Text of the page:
Alojzije Viktor Stepinac, archbishop of Zagreb, issues public objections to Ustashe leader Ante Pavelic's racial laws.
He doesn't mind the anti-Semitism, just how extreme it has become, and appeals to Pavelic
"to issue regulations so that even in the framework of anti-Semitic legislation, and similar legislation concerning Serbs, the principles of human dignity be preserved."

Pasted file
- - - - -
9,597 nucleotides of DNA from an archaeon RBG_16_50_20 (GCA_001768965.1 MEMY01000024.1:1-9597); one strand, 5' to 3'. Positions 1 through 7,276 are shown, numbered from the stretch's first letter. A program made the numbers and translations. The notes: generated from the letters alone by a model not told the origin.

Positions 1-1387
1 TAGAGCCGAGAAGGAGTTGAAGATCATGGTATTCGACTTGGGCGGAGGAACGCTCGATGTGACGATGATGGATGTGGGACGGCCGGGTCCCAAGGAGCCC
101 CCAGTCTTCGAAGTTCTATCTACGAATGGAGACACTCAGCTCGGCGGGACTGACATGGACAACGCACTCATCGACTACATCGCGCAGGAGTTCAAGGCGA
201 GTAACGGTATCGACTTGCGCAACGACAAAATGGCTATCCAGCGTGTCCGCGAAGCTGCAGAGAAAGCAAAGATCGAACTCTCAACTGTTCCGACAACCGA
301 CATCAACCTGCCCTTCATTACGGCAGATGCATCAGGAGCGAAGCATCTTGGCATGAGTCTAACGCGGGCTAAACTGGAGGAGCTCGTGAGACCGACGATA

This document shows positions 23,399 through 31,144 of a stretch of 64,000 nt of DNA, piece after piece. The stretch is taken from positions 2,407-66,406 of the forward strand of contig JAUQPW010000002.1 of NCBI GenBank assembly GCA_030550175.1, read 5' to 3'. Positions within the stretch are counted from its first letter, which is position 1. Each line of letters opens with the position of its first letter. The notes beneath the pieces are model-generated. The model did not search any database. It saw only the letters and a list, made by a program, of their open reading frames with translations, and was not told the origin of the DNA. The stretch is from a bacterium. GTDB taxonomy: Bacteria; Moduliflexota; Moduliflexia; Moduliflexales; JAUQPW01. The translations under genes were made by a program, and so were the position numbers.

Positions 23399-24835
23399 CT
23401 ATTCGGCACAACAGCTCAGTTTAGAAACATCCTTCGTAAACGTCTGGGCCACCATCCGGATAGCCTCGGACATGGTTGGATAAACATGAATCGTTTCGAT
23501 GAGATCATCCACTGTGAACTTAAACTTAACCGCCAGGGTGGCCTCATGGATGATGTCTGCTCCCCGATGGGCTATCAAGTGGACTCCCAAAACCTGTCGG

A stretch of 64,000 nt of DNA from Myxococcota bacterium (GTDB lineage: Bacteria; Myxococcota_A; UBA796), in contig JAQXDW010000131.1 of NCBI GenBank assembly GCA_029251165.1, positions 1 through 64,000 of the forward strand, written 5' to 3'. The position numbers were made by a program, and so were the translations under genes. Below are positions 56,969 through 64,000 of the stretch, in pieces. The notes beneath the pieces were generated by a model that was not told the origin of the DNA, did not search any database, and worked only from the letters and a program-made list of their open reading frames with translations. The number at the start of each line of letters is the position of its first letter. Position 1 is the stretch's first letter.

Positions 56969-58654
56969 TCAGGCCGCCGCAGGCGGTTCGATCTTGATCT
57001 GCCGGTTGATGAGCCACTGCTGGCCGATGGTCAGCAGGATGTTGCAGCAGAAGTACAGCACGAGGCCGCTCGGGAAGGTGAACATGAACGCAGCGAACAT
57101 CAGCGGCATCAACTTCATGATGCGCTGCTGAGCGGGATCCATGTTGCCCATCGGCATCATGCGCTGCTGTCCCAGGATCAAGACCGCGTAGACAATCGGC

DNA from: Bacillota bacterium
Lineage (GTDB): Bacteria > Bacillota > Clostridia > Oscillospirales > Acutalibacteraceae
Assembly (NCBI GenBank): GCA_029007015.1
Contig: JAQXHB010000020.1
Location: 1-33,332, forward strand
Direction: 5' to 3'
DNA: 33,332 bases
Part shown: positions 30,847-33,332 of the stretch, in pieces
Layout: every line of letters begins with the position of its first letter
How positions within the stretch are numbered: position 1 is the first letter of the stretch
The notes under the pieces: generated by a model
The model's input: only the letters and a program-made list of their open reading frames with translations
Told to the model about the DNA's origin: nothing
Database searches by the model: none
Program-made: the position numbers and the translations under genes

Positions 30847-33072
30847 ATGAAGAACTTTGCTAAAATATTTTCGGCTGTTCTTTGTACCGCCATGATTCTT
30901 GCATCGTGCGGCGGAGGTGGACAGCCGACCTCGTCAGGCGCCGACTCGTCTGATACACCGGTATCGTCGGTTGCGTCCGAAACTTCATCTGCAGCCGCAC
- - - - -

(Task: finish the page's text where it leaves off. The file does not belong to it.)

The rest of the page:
Traditional Catholic anti-Semitism fully endorses restrictions on Jews such as ghettos, banning them from certain professions, prohibiting them from employing Christians, banning intermarriage, and a host of other regulations designed to impose a second-class status on Jews.
What Catholic leaders like Stepinac have trouble with is seeing those sorts of regulations increased and taken to their logical conclusion.